Intriguingly, although some cranial material has been ascribed to C. dentisulcatus, it is not known for sure whether this dinosaur actually possessed that signature nasal horn that gives this genus its name.  These bones have not been found, as far as we at Everything Dinosaur are aware.

Why Ceratosaurus dentisulcatus?

We asked our chums at Rebor why this particular species rather than the better known Ceratosaurus nasicornis?  C. nasicornis is the species that we at Everything Dinosaur based our own Ceratosaurus fact sheet upon and the first species to be identified within the genus.

A spokesperson for Rebor stated that there were several reasons behind their choice.  Firstly, C. dentisulcatus was a more massive and robust animal when compared to what is known about C. nasicornis.  The tibia (shinbones) for example are six centimetres longer and other direct comparisons indicate that Ceratosaurus dentisulcatus was a bigger and more formidable carnivore.  Rebor are aware that the fossil material first used to describe Ceratosaurus nasicornis very probably represents a sub-adult and that C. nasicornis could well have been much bigger and heavier than stated.  However, when you take into account those more recurved and substantially bigger teeth associated with C. dentisulcatus when compared to other Ceratosaurus species, you can understand the appeal of this particular Ceratosaurus species to a model manufacturer.  Incidentally, it is the larger and strongly recurved teeth in the premaxilla (upper jaw) and the front three teeth of the dentary (lower jaw) with their very visible parallel grooves running down their medial surface (inside facing) that give this species its name.  We speculate that these grooves helped inflict maximum damage with bites and that the grooves could have helped blood flow from wounds thus hastening the demise of victims – very nasty, the Dinosauria equivalent of “dum-dum” bullets!

A Comparison of Ceratosaurus magnicornis skull material with Ceratosaurus dentisulcatus

Although not to same scale the more strongly recurved teeth of C. dentisulcatus can be seen.

Although not to same scale the more strongly recurved teeth of C. dentisulcatus can be seen.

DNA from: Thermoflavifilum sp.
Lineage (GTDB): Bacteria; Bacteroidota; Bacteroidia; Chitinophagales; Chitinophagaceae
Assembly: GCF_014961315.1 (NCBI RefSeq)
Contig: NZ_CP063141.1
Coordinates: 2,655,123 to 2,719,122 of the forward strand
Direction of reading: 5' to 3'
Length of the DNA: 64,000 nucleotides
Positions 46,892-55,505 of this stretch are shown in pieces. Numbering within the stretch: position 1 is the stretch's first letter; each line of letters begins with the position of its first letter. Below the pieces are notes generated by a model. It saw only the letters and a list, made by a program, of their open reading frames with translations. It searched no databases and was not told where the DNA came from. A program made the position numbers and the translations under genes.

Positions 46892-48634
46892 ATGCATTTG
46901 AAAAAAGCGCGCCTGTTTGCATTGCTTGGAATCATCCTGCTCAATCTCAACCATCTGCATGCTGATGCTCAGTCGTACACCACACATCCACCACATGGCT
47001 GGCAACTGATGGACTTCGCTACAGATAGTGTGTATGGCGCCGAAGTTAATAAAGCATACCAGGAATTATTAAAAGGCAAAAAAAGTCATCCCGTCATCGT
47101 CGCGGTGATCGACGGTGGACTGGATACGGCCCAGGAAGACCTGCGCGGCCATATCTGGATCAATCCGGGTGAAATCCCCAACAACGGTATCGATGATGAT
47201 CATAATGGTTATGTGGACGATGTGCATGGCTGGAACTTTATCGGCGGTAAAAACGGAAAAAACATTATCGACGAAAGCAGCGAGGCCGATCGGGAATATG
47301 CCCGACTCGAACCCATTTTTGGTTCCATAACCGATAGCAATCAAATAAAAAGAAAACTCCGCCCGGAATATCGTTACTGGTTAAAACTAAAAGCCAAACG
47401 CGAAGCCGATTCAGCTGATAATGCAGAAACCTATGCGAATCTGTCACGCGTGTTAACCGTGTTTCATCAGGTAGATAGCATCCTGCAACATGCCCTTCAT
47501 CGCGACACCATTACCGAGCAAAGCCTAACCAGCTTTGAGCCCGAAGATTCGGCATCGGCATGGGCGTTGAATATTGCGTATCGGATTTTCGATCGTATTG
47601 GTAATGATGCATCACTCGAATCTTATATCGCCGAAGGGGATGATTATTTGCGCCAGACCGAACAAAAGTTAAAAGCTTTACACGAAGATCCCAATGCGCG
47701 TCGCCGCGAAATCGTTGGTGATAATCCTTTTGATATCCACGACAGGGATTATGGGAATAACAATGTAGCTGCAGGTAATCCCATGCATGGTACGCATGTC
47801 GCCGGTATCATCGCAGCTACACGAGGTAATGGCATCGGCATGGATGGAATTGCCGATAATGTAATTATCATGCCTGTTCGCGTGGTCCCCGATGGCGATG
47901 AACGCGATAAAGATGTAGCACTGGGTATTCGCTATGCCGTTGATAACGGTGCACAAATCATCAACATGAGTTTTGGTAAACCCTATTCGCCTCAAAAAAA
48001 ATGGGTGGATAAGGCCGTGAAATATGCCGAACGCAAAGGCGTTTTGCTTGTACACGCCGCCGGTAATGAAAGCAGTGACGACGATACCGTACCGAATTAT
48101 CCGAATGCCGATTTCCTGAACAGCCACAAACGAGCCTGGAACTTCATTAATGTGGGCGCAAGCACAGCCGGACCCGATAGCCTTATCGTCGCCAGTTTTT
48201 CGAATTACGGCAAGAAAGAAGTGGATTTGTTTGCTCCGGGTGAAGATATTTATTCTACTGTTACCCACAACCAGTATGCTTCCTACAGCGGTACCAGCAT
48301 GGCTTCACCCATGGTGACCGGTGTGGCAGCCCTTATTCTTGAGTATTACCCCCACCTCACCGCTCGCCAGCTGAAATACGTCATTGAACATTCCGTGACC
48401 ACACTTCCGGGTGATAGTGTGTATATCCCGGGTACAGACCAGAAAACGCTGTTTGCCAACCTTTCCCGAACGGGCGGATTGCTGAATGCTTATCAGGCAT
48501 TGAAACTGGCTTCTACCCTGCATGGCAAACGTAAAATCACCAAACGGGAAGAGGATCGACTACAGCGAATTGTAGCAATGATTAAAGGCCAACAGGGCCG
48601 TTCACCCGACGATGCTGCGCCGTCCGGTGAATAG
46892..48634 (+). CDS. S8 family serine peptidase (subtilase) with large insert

Picture Credit: Utah Geological Survey/Everything Dinosaur

In the diagram above, the left lateral views of skull material from C. magnicornis and C. dentisulcatus are compared.  Although the skull of C. magnicornis is more compressed and these diagrams are not to scale, the proportionately bigger and more curved teeth of Ceratosaurus dentisulcatus can be made out.  Ceratosaurus magnicornis, which is known from the lower part of the Brushy Basin Member of the Morrison Formation, but this time from exposures located in Colorado (Fruita, Colorado), was very probably larger than Ceratosaurus nasicornis, but perhaps not as big as C. dentisulcatus.  Direct size comparisons are difficult, as the holotype material associated with C.  magnicornis, just like C. nasicornis may represent a not fully grown animal.  What is interesting is that the nose horn on C. magnicornis is bigger, so it has been concluded that if Ceratosaurus dentisulcatus is larger still, then its nose horn was probably big too.  A large nose horn can be clearly seen on the Rebor replica.

A Dorsal View of the Rebor Ceratosaurus Model

The characteristic bony armour (ossicles and osteoderms) can be clearly made out.

The characteristic bony armour (ossicles and osteoderms) can be clearly made out.

Picture Credit: Rebor/Everything Dinosaur

“Savage”, the 1:35 scale Rebor Ceratosaurus replica is going to be available from Everything Dinosaur around mid April.  Could Ceratosaurus finally be stepping out into the limelight and join Allosaurus and Ceratosaurus in being regarded as an apex predator?